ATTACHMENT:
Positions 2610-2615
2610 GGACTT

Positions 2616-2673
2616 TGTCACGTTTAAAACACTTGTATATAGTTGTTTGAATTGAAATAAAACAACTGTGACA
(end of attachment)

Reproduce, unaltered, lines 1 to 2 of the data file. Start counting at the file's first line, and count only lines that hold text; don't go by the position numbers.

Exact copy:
Positions 2610-2615
2610 GGACTT